What Is a Lymphangiogram?
Lymph nodes play an important role in
the immune system. They help store white blood cells that fight infection. They
also trap cancer cells.
Lymph nodes are located
throughout your body. A network of lymph vessels connects them. These vessels
carry fluid containing white blood cells in and out of the lymph nodes. This
fluid is called lymph.
Lymph nodes and lymph vessels don’t
normally show up on an X-ray. You need a special procedure called a
lymphangiogram to see them.
Why Doctors Perform a Lymphangiogram
If you have cancer, your healthcare
provider may use a lymphangiogram to see whether the cancer has spread to other
parts of your body.
You’ll probably also need a lymph node
biopsy. Your doctor will remove either an entire lymph node or a small sample
to check for cancer cells.
Not all lymphangiograms are related to
cancer. Your doctor may perform one to diagnose swelling in your arm or leg.
The procedure may also be used to diagnose parasitic diseases, such as
Preparing for a Lymphangiogram
Tell your doctor if you’re pregnant.
The radiation from X-rays may be more problematic for pregnant women. Also, be
sure to tell your doctor if you’ve ever had:
- allergic reactions to substances containing
- allergic reactions to X-ray dye (contrast
- bleeding problems
Your doctor may ask you to fast for
several hours before the test. Your doctor will provide specific instructions.
The Lymphangiogram Procedure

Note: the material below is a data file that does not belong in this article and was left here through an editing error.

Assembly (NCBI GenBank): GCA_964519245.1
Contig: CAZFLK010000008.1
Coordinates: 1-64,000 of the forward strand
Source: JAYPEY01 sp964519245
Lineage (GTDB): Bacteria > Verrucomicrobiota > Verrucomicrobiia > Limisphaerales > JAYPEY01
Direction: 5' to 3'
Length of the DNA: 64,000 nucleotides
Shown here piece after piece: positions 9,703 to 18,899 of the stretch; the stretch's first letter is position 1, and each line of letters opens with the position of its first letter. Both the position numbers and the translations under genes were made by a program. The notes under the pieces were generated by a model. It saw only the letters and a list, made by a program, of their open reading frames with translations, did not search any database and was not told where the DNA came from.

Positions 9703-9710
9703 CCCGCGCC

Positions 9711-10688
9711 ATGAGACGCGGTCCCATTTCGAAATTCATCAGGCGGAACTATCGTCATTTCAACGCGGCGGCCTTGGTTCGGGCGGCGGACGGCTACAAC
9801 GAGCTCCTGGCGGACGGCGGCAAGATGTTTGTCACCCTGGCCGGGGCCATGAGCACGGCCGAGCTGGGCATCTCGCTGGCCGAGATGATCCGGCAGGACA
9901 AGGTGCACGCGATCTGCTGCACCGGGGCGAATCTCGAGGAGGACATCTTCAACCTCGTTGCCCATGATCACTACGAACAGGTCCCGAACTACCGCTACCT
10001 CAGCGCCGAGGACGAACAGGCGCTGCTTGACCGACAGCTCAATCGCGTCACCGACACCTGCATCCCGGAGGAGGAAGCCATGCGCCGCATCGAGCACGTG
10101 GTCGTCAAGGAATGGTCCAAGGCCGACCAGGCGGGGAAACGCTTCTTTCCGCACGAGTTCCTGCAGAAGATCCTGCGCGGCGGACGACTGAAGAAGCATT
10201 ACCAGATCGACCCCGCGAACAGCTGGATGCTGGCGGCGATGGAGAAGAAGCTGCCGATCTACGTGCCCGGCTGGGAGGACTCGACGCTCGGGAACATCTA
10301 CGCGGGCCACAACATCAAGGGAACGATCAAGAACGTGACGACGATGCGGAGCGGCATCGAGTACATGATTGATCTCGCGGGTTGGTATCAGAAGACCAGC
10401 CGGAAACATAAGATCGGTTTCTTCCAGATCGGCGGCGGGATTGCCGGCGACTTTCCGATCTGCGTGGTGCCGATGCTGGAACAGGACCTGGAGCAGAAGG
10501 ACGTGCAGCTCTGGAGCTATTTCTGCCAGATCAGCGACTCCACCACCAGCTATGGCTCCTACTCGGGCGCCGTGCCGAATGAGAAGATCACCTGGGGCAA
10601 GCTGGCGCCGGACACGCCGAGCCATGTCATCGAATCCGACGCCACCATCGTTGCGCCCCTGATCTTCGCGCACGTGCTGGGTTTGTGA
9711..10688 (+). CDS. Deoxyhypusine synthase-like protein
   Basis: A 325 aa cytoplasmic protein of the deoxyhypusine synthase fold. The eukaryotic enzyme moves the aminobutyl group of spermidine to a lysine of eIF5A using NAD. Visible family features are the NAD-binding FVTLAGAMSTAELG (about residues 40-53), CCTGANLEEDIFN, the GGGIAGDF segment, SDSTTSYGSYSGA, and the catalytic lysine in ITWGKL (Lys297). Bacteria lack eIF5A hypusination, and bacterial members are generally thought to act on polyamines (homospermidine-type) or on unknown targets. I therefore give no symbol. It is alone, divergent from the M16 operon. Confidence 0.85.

You’ll sit down, and the person
performing the procedure will clean your feet. A blue dye called contrast will
be injected into the webbing between the first and second toes on each foot.
This is not the actual test. It’s just used to locate your lymph channels.
After a few minutes, the dye will turn your lymph channels blue.
Your doctor will select one of the larger
lymph channels and numb the area. They’ll make a small cut and then insert a
tube into the channel. The process will be repeated on the other foot. Once
both tubes are in place, more contrast dye will be slowly injected.
Unlike the lymphatic system itself,
the dye is visible on X-ray images. Your doctor can use X-rays to follow the
path of the dye throughout your lymphatic system. This can help detect
blockages or swollen lymph nodes.
You may need to return the day after
your procedure for more X-rays.
After Your Lymphangiogram
You will typically receive stitches to
close the cuts on each foot. You can expect to feel some pain and soreness in
Don’t be alarmed if your skin appears
blue for a day or two after the procedure. This is normal. It’s also normal for
your vision to turn blue for about two days. Your urine and stool will be
discolored as well.
Risks of the Test
Any time you have an X-ray, you
receive some low-level radiation exposure. These levels of radiation are
generally considered safe. Radiation may be more problematic for children and
pregnant women. Even so, the risk of damage to the fetus during an X-ray is
There are also risks associated with
the dye used in the procedure. It can sometimes cause:
- allergic reaction
- lymph vessel inflammation
What Do Abnormal Lymphangiogram Results
Abnormal results mean that a lymph
vessel is blocked or a node is swollen. This could be caused by cancer,
infection, injury, or previous lymphatic surgery.
Don’t try to interpret your results on
your own. Talk to your doctor. Abnormal results may have many causes and not
all of them are scary.